Usually, they aren’t very good, Rice Krispies said. Look, no cars! – Oh dear, do you think the caravan park is open?
Which would be rather a disaster, because the caravan park bounded right on the beach. In fact, when we went on a reccy, there was a sign advising that the tide comes in so far that people have to take a short-cut through it (but only under these circumstances, the sign added). Naturally, to read this sign, we had already taken a short-cut through the caravan park. We crept along, whispering, like people with a sign over their heads saying, Up To No Good.
The beach was vast, and desolate as the end of the world. The wind blew so hard I shivered even through jeans, two fleeces and a load of long thermals. There was nobody in sight except for a fisherman in his waders. Oh bugger.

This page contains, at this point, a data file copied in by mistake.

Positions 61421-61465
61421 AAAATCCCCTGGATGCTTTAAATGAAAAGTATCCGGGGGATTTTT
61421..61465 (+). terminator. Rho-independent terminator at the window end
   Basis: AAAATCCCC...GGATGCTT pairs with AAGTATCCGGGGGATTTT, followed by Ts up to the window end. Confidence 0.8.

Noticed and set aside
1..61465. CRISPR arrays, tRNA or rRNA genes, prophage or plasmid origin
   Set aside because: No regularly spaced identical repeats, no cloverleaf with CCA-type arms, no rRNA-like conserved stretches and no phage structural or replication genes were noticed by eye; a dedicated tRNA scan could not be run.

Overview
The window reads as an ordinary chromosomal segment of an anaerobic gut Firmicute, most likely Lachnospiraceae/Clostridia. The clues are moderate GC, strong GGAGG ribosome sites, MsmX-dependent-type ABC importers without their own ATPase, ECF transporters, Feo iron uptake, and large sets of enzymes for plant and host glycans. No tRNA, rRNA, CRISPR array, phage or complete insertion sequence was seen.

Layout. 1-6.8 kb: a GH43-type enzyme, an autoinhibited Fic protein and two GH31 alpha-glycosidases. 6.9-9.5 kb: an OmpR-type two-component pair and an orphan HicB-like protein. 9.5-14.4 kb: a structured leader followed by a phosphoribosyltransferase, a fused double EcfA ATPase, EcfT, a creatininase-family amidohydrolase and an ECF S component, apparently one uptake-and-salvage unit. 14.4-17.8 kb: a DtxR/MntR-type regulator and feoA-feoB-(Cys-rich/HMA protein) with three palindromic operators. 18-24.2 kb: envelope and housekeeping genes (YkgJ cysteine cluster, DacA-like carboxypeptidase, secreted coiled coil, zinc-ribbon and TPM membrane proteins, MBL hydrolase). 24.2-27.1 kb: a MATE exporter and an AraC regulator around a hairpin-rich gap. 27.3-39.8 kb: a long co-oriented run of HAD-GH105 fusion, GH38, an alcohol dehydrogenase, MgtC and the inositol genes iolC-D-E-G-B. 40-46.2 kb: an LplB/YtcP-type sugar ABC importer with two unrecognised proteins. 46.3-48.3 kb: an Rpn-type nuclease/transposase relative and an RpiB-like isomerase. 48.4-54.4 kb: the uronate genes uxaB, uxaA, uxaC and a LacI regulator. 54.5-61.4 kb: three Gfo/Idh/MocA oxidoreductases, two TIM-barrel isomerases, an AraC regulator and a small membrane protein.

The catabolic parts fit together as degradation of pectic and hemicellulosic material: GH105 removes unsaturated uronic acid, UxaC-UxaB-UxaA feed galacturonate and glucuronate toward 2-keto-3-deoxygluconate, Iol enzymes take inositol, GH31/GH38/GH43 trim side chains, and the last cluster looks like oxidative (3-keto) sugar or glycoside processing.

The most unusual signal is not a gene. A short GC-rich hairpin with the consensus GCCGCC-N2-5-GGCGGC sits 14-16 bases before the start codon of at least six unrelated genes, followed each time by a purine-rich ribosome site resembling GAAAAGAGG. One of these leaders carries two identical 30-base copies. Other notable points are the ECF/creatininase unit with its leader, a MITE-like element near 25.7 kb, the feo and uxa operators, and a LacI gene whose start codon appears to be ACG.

Bugger the fisherman, we said, going back to the car for our stuff, Let’s do it anyway. It’ll take five minutes and we’ll be so far away we’ll be pale blue blobs.
I could no longer tell if I was shaking with cold or with terror.
I know, I know, skinny-dipping is something everyone’s done – well, everyone but us – but it’s one thing to do it when you’re seventeen and adventurous and quite another to do it – for the first time – when you’re old enough to know better. Certainly, old enough to have looked better. Or, as someone put it to Rice Krispies, Once you hit thirty, everything you do that’s Bad, you do on purpose.
I don’t like those waves, I said as we crept conspicuously back to the beach. I know it’s stupid, but all my life I’ve had these dreams where I get swept away by a giant wave. And this tide looks distinctly menacing. I’m sure it’s already much further away than it was five minutes ago.